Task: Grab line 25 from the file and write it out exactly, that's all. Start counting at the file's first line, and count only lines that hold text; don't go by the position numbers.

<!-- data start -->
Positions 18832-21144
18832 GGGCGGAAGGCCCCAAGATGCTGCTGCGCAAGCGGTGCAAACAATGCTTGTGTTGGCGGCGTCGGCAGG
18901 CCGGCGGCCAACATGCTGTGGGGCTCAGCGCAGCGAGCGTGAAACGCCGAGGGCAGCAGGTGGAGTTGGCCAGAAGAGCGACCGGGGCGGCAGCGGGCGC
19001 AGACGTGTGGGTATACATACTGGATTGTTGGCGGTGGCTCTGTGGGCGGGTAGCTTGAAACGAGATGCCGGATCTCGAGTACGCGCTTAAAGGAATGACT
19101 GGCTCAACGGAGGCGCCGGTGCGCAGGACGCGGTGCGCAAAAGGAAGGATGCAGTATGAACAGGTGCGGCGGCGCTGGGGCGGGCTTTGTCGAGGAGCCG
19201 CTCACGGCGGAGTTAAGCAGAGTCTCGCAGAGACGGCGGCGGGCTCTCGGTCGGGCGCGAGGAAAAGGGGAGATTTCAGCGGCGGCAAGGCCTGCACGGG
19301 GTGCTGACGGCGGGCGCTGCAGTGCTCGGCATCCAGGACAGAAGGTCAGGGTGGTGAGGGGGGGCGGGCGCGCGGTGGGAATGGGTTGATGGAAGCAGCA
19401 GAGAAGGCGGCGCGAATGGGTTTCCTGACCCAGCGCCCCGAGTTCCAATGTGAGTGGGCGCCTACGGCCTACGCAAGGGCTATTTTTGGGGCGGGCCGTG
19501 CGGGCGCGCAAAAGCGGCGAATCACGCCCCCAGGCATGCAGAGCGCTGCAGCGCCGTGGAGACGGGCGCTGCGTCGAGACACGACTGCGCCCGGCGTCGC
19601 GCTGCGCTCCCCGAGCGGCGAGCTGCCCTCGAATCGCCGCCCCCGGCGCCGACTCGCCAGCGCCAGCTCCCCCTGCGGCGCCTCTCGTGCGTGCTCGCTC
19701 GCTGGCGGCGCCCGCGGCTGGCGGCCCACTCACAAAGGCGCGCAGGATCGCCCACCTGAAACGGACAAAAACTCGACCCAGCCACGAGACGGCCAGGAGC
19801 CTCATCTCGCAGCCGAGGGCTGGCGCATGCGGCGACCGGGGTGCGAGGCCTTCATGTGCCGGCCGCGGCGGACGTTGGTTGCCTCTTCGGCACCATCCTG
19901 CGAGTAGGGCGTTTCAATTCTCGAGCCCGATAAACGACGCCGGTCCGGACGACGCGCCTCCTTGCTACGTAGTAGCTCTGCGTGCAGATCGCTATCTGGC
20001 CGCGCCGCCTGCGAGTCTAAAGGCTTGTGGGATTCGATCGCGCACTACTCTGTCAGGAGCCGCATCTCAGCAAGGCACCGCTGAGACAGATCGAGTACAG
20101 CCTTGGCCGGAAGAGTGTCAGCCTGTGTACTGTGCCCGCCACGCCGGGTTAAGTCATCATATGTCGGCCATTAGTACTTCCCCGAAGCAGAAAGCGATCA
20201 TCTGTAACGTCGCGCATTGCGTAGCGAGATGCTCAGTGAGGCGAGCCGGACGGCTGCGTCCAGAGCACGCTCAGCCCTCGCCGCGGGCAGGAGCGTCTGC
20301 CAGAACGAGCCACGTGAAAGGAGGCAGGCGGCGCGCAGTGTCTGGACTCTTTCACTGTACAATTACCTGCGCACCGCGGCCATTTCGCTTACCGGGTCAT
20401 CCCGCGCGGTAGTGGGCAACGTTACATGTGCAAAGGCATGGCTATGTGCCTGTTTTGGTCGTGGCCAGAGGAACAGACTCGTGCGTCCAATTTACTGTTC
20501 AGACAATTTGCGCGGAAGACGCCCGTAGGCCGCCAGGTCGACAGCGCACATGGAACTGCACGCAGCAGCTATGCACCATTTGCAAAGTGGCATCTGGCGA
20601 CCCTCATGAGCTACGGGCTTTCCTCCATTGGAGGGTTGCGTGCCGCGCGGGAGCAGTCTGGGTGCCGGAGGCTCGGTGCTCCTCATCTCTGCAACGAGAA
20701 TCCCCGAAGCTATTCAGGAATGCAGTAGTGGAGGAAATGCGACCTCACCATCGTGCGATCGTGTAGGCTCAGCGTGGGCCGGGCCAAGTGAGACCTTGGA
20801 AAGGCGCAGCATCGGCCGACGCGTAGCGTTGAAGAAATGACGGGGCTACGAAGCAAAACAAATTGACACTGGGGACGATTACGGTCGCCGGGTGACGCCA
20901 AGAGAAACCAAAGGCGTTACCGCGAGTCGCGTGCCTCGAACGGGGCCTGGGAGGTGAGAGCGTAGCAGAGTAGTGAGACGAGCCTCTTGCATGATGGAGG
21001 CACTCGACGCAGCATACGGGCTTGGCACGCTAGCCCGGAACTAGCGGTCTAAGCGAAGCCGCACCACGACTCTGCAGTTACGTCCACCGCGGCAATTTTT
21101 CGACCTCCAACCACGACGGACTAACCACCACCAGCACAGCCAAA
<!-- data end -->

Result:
21101 CGACCTCCAACCACGACGGACTAACCACCACCAGCACAGCCAAA